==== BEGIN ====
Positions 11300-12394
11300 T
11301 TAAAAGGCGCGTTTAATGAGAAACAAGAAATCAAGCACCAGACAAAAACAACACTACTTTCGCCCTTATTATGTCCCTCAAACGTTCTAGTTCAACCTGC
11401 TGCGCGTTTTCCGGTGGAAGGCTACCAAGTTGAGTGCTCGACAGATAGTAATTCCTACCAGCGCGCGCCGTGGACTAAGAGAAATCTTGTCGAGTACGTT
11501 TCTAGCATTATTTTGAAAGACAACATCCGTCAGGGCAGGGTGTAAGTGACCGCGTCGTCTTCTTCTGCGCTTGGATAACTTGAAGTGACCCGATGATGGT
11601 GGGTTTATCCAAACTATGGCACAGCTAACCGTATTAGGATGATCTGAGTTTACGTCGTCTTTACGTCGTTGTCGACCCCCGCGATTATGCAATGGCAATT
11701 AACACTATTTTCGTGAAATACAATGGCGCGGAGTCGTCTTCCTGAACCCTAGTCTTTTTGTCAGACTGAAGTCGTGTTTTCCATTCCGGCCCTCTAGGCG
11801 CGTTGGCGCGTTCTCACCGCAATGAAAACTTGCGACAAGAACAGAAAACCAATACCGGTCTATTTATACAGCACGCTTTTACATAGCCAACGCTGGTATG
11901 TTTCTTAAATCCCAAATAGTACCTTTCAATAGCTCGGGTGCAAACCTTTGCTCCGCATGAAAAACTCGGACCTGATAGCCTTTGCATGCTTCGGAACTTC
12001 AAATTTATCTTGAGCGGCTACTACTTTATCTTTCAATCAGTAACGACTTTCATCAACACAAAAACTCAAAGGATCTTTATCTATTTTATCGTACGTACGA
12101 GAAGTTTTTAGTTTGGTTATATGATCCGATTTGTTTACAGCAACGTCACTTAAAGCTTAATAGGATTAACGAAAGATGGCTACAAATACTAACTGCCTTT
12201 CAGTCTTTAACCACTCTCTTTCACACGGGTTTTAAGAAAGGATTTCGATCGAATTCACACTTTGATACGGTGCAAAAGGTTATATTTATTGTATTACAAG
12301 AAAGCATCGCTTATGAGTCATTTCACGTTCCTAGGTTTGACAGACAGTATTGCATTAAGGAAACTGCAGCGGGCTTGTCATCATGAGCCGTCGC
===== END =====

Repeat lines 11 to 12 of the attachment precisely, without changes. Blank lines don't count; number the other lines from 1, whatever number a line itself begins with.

12101 GAAGTTTTTAGTTTGGTTATATGATCCGATTTGTTTACAGCAACGTCACTTAAAGCTTAATAGGATTAACGAAAGATGGCTACAAATACTAACTGCCTTT
12201 CAGTCTTTAACCACTCTCTTTCACACGGGTTTTAAGAAAGGATTTCGATCGAATTCACACTTTGATACGGTGCAAAAGGTTATATTTATTGTATTACAAG